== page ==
Story Library

Being told stories and being read to leads children to develop the rich storehouse of language, grammar and vocabulary they need to bring to texts when learning to read and write. 
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Ginger

Author

Joanne Bloch

Illustrator

Jiggs Snaddon-wood

Dimpho and Sello’s mom had a problem. “My feet felt like blocks of ice last night!” she told the children one Monday morning. “They were so cold I couldn’t sleep. Now I’m very tired!” 

 

“I know!” said Sello. “Why don’t you wear socks in bed tonight?” 

“What a good idea!” said Mama. “My children are so clever!” 

That night, she put on her thickest woolly socks. “Auntie Thoko gave me these socks for

 Christmas,” she said. “They are very warm! I’ll sleep well tonight!” 

 

 

 

But Mama was wrong. On Tuesday morning, she was tired again. 

“I couldn’t sleep a wink,” she sighed. “If only I could warm up my silly cold feet!” 

“Mama,” said Dimpho, “why don’t you soak your feet in hot water before you go to bed tonight?” 

“That’s worth a try!” said Mama. “Thank you!” 

 

After supper that night, Mama poured hot water into a big red basin. “Mmmm, this feels good!” she said, swishing her feet about. “I’m sure I’ll sleep well tonight.” 

But guess what? On Wednesday morning, she was tired again. “At first it was perfect,” she said, “but after a few hours, it was the same old story … cold, cold feet! I’ll just have to think of something else. Eat up, now! It’s time to go to school!” 

When Mama came home from work that evening, Dimpho had some good news. “My teacher says that drinking ginger tea makes you feel warm all over,” she explained. “Ginger tea will warm up your feet!” 

“Okay,” said Mama. She didn’t sound very happy. After so many nights of not enough sleep, she felt very grumpy! 

 

But Mama didn’t forget what Dimpho had said. On Saturday morning, before she left for work, Mama asked the children to go and buy some ginger. “Nothing else has helped,” she said, as she got ready for work. “Maybe ginger will do the trick!” 

Off went the children. “What are you looking at, Sello?” asked Dimpho when they came to the big road near the shops. Sello didn’t answer. He was staring at something nearby. “Sello!” said Dimpho again. “Hold my hand. We need to cross the road now.” 

“Not yet!” said Sello. “Look over there! We need to help that cat!” And before Dimpho could stop him, Sello had rushed off. 

 

On an empty plot, two boys about Sello’s age were teasing a grey cat. They laughed. The cat was trying to escape. 

For a small boy, Sello had a big, loud voice. “STOP THAT!” he shouted. “Leave that cat alone!” 

“Yes, leave it alone!” said Dimpho. 

 

The boys looked up. “Why should we?” said one of them sulkily, but the other boy let go of the frightened cat. “What do you care, anyway? It’s only a stupid stray cat! Come on, Jabs, let’s go!”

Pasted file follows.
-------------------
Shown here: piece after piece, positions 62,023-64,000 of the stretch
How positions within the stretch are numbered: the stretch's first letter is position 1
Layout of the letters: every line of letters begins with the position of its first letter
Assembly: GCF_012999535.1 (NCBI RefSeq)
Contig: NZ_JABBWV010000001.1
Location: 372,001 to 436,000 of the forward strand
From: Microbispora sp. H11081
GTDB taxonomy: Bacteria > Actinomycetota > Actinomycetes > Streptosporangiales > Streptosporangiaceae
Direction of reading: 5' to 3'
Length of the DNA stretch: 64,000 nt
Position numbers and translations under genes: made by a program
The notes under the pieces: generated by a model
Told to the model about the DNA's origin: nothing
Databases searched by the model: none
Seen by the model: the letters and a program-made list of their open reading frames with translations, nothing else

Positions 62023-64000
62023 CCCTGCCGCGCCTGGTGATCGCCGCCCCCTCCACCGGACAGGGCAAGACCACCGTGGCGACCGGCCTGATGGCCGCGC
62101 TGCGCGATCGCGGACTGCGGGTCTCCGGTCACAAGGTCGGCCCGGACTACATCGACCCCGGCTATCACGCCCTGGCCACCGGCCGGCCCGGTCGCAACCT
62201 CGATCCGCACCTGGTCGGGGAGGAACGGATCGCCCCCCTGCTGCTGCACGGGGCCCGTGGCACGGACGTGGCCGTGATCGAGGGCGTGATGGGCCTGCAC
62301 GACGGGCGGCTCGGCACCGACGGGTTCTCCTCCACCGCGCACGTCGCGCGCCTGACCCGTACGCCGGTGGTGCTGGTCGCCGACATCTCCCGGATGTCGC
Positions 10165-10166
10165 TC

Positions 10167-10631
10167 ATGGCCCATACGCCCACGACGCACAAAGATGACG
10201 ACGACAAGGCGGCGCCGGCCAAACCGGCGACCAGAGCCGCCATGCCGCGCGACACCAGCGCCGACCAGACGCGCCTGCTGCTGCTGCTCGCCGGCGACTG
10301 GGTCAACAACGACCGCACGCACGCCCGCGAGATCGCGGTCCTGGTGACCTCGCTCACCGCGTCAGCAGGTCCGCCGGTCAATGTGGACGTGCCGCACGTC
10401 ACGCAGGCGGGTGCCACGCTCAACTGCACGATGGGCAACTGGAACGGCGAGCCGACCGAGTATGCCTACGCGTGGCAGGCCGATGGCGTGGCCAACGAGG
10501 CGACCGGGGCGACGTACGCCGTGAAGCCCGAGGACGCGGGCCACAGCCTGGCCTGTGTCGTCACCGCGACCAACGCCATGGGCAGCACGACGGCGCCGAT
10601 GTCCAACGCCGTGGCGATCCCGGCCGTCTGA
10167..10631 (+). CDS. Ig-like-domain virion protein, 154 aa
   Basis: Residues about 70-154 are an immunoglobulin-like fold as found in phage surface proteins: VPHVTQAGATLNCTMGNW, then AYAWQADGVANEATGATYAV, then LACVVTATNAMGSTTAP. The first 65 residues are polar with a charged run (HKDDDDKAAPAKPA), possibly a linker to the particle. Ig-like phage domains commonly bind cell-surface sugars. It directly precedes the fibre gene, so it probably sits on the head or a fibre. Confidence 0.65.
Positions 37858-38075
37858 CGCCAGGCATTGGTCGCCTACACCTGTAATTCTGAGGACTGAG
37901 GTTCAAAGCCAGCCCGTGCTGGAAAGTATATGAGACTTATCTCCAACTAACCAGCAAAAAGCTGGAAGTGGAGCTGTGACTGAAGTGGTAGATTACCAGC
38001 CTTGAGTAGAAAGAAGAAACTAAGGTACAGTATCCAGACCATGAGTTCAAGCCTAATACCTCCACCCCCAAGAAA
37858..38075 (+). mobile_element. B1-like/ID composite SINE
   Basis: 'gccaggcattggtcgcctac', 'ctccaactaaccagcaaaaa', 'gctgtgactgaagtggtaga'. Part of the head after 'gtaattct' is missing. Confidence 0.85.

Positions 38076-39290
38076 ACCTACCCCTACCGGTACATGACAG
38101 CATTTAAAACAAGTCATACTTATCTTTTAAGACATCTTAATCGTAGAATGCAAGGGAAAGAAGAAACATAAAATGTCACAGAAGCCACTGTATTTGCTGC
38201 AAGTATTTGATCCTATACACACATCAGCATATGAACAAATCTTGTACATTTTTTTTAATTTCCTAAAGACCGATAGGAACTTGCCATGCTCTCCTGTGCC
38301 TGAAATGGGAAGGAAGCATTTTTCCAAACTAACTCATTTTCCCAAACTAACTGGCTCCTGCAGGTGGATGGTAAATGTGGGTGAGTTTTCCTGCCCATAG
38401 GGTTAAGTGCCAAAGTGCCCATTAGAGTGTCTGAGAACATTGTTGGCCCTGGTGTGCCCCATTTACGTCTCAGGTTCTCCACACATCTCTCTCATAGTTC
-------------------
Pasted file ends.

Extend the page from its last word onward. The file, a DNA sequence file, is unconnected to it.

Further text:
When Dimpho and Sello’s mom came home that afternoon, she couldn’t believe her eyes. Her children were patting a fluffy grey cat. The cat was purring and licking itself. Mama saw that they had fed it some leftover meat. 

“What on earth is going on?” she asked angrily. “Why did you bring that animal home? Get rid of it right now!” 

“But Mama, it’s raining outside,” said Sello. “Kitty will get wet! Please can we keep her, just for tonight? PLEASE?” 

 

Mama looked out of the window. It was true. When she got out of the taxi, there were grey clouds in the sky. Now it was pouring. “Fine,” she said with tight lips, “but tomorrow, that cat goes.” 

“Thank you, Mama!” said both children. 

Hmmmph,” said Mama. She sat down, took off her shoes, and rubbed her feet. “Where is that ginger you bought me?” she asked. “It’s time for my first cup of ginger tea!” 

 

The children stared at each other with huge, round eyes. They had forgotten to buy the ginger! Mama was very cross. She stayed cross all night. As soon as the kitchen was clean, she went straight to bed. 

On Sunday morning, when Dimpho and Sello woke up, there was no sign of their mom. They were surprised – she always woke up early. They couldn’t see the cat either. 

“Let’s check that Mama’s okay,” said Dimpho. Quietly they opened the door to her room, and peeped in. What do you think they saw? Mama was lying in bed, looking lazy. The cat was curled up at her feet, purring loudly. 

“Morning,” said Mama. “What a good night! Warm feet at last!” She looked at the cat. “I think we may have to keep you!” she told it. “Let’s call you Ginger!” The grey, fluffy cat purred even louder. 

The children laughed, clapped and bounced about. Then Sello stopped. He was frowning. “But, why are we calling her Ginger?” he asked. 

“Well,” said Mama, “you two went to the shop to buy some ginger, but you brought this cat back instead. She kept my feet warm like Dimpho said the ginger tea would, so her name is Ginger!” 

And that was what they called her.